But 505 claims its zombie title How to Survive has been under development for two years and points to early development videos that narrowly predate Roam Kickstarter

Updated: Roam dev calls out 505 Games for ‘blatant’ copycat zombie game


The developer behind a successfully crowdfunded zombie survival game has attacked 505 Games for “blatantly” stealing his game idea after approaching him with a publishing deal.

Roam’s lead creator Ryan Sharr explained on Kickstarter that 505’s game, How to Survive, reproduced specific control mechanics, game design fundamentals and its art style in what he described as “blatant theft”.

“I watched the trailer and as soon as 505 Games popped up it sounded familiar. I did some digging in my inbox and found that 505 Games had indeed contacted me about a Roam publishing deal. I couldn’t believe it,” wrote Sharr, a former Gas Powered Games developer.

“I am not foolish. There are tons of zombie games out on the market and a lot borrow ideas from each other. Until I saw the original email that 505 had sent I thought this could just be another coincidence. It is not a coincidence.

“This particular theft is blatant and 505 Games took advantage of the situation knowing full well what they were doing. This shows how much respect they have towards the industry and their fans.”

He went on to publish an email apparently from Evan Icenbice, a senior producer at 505, sent on January 30th, 2013 – shortly after Sharr launched his Kickstarter for Roam.

Roam was successfully crowdfunded in February 2013 for $102,518, far exceeding its $40,000 goal. 505’s How to Survive was developed by Eko Software and launched last week on PC as well as digital stores.
Sharr is concerned that the any stigma surrounding it could damage his title.

“The most upsetting part about all of this is that 505 Games is an established company. They have many titles released under their belt. We are just trying to get our foot through the door into the industry and these guys are trying to slam it shut,” he added.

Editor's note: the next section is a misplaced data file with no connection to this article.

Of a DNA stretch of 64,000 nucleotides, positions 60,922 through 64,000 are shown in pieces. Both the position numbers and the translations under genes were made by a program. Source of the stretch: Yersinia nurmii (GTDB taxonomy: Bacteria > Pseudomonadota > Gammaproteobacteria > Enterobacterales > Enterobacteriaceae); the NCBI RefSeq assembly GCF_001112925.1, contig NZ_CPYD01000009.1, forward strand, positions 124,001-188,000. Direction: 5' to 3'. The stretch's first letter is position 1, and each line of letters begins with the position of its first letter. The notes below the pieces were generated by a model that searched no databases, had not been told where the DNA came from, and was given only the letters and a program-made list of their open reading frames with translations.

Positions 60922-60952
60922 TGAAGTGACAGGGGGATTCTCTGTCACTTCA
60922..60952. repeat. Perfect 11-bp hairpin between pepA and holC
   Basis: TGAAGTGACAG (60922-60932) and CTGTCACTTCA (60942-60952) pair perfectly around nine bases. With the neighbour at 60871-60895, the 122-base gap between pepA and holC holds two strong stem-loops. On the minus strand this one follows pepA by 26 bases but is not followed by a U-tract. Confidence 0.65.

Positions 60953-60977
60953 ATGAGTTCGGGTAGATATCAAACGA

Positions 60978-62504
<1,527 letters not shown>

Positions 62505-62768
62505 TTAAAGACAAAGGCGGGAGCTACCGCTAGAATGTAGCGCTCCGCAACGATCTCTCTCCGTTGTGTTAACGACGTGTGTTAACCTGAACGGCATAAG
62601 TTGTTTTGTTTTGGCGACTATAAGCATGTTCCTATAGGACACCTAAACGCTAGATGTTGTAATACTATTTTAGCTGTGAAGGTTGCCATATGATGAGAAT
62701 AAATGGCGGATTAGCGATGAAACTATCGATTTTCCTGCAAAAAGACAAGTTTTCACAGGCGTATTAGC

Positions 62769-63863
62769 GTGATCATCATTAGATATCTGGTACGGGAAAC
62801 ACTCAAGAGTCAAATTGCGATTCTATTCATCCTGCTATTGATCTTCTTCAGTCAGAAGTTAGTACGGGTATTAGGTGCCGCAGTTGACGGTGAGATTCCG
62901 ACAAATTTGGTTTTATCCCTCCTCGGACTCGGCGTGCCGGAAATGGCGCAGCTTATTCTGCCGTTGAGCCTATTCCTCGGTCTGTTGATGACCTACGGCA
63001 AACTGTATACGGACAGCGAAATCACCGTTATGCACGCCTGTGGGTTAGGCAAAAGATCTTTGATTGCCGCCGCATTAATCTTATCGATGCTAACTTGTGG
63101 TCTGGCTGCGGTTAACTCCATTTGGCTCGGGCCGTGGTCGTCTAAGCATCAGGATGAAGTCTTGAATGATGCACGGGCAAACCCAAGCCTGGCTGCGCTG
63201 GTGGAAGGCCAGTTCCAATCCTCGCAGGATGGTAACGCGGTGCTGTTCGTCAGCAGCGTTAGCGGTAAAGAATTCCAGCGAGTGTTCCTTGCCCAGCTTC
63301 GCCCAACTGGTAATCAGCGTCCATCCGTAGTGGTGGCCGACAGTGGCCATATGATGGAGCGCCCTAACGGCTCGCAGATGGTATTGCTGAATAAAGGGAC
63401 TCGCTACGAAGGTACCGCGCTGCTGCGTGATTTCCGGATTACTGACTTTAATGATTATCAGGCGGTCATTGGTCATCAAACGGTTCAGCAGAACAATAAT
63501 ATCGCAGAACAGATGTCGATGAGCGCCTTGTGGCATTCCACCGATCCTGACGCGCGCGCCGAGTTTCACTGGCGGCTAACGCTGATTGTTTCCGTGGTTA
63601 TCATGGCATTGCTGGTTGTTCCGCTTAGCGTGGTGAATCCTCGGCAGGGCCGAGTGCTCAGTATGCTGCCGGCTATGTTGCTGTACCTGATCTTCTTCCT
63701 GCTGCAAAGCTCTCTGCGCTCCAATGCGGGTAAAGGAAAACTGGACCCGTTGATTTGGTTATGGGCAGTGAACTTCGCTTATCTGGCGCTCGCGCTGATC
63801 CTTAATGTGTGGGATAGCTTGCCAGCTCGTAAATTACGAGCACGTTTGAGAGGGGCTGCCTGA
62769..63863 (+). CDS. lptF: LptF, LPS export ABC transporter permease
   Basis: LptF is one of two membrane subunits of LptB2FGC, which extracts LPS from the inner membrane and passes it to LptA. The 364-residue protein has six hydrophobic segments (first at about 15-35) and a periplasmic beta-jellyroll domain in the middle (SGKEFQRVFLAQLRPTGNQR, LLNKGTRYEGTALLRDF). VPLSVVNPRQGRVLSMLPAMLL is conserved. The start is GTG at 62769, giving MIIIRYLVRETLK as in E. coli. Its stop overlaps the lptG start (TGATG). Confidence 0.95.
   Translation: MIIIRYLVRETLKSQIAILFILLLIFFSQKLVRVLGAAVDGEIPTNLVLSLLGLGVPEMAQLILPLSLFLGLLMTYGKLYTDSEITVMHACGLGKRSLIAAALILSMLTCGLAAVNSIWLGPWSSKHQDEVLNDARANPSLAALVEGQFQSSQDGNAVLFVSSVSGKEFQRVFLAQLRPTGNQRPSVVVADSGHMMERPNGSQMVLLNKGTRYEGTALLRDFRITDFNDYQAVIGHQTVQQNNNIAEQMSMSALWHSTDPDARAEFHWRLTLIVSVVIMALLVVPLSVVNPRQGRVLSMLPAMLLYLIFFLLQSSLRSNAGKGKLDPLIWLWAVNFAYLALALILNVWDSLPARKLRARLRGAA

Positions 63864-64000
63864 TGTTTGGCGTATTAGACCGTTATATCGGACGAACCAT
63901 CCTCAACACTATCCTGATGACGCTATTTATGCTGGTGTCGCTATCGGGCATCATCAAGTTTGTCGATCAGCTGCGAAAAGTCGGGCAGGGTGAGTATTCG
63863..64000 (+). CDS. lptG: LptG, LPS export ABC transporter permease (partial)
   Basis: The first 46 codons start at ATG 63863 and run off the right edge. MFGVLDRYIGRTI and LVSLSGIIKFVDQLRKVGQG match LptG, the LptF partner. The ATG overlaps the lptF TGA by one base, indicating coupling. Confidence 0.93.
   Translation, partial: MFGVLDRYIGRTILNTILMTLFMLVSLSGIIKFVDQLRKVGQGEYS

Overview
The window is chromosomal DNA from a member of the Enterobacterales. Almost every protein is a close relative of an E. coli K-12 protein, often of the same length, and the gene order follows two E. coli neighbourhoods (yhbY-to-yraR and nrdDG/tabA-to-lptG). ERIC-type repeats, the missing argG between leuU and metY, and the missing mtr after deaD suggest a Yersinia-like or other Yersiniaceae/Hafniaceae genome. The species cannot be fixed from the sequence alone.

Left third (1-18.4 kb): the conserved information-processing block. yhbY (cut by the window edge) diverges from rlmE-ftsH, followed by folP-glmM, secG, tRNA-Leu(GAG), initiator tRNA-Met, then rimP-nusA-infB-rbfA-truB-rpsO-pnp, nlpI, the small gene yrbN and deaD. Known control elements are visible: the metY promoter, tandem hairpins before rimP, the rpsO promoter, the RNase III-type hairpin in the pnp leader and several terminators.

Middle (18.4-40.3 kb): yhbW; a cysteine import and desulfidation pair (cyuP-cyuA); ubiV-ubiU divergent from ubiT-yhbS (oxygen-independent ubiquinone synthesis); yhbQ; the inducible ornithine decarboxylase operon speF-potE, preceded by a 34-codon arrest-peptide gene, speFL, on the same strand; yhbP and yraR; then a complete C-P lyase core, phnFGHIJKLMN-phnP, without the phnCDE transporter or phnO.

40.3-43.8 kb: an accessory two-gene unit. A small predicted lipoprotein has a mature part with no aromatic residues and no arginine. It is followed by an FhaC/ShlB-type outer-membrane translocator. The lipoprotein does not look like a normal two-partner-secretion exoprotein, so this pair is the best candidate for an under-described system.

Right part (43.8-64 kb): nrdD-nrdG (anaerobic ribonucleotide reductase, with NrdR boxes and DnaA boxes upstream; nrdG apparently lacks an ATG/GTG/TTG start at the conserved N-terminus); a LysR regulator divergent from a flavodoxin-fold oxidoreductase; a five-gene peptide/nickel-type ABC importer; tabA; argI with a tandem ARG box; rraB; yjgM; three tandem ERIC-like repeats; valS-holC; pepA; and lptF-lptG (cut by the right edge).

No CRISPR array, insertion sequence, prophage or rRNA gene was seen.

“Due to the nature of Kickstarter I had to post all of Roam’s design ideas online to get funded. I threw everything I had into this. I put everything on the line for this project and took a huge risk. I moved across the country for this game. My partner is at risk. It isn’t fair that 505 Games thinks they can do this. They shouldn’t get to reap the rewards off of my risk.

“I do not mind friendly competition. When it is blatantly obvious that they stole Roam from us and didn’t even try to distinguish itself is when it is crossing the line.”

I response to Sharr allegations, a spokesperson for 505 Games told Develop: “We’re disappointed to hear of this comment by the developer of Roam. How To Survive has been in development for over two years, this was codenamed ‘Monster Island’, which you can see on the Eko website. The Eko director was also interviewed by Nintendo Everything a few weeks ago and talked about the history of the games development.

“We deeply regret such statements that question Eko Software’s work and feel we need to protect their honest labour to minimise the negative effects irresponsible comments are having on the game.”

505 added that the agreement between Eko Software and itself was signed in 2012, and pointed to a video published on January 10th, 2013 (not shown on in the December 2012 blog post, but according to the posting code on Vimeo) showing what it said is the game in a development phase.

UPDATE: After being shown links to Monster Island, Sharr has now published an update on his Kickstarter page accepting that Eko Software’s How to Survive is “fair”, and apologising for his allegations.

“I don’t think anyone else would have reacted any differently about something they are so passionate about given the circumstances. I apologize to 505 and Ekosoft for causing a scene,” Sharr wrote.

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